Black History Month: Most influential Black musicians since 2000 (part 2)

Feb. 22, 2022, 8:52 p.m.

In honor of Black History Month, The Daily’s music beat writers share their recommendations on the most influential Black musicians since 2000. You can read the first installment of this listicle here.

Kendrick Lamar – Sofia Gonzalez-Rodriguez

Compton rapper Kendrick Lamar has made a name for himself with his incredible vocal versatility and lyrical storytelling. Among other hallmarks, Lamar sets himself apart with his ability to manipulate tone and inflection to channel different characters and emotions. His music has been hailed as defying the borders of genre; his third studio album “To Pimp a Butterfly” uses live music instrumentals to boldly synthesize jazz, hip-hop, funk and soul influences.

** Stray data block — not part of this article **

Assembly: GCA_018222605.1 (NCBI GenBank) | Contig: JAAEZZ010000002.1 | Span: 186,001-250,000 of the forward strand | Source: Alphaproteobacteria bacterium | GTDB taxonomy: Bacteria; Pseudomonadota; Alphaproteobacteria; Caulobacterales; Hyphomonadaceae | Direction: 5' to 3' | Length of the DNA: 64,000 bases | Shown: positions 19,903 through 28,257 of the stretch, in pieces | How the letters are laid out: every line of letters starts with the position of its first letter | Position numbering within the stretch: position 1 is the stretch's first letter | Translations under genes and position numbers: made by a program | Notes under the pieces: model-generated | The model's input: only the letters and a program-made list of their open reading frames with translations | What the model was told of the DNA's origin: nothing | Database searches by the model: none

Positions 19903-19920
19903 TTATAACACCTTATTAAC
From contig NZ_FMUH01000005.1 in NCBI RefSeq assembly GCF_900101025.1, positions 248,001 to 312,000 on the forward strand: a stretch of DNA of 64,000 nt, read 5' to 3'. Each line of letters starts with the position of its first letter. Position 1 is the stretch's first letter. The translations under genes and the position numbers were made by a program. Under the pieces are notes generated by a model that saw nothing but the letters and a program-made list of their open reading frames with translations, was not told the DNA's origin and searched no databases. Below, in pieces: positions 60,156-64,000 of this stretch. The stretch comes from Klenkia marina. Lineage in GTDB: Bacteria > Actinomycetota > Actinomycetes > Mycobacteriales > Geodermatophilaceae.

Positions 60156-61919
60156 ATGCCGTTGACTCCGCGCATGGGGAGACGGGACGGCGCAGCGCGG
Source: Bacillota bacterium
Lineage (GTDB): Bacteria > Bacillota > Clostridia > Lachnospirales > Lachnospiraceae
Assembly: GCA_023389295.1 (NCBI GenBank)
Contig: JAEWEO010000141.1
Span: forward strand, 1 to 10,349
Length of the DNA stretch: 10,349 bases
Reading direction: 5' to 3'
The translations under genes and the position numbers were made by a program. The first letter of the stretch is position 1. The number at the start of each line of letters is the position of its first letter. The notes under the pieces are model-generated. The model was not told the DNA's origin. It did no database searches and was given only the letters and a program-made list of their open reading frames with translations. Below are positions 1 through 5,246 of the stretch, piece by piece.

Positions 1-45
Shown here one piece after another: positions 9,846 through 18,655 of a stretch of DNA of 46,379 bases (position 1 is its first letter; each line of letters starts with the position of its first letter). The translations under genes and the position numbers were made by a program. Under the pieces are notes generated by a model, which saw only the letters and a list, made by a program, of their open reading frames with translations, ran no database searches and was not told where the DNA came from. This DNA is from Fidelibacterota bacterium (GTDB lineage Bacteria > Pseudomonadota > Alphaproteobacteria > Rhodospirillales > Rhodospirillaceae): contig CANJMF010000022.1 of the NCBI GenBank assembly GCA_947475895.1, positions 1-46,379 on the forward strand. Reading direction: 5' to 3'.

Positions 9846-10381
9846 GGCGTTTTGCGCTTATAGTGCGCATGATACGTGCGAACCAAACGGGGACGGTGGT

From his first project “Section.80” to “DAMN” — which was the first rap album to win a Pulitzer Prize — Lamar has largely focused on the experience of Black folks in the United States. Lamar’s work has lent its radical voice to calls for national change — “Alright” from “To Pimp a Butterfly” has served as a protest song in past Black Lives Matter demonstrations. His widespread recognition and cultural influence have garnered comparisons to late West Coast rap icon Tupac Shakur, whom Lamar has cited as an inspiration and role model. The “HUMBLE” musician has reaped the payoff of his artistic risks and will continue to be hailed as a creative force to be reckoned with. 

Pharrell Williams – Nick Sligh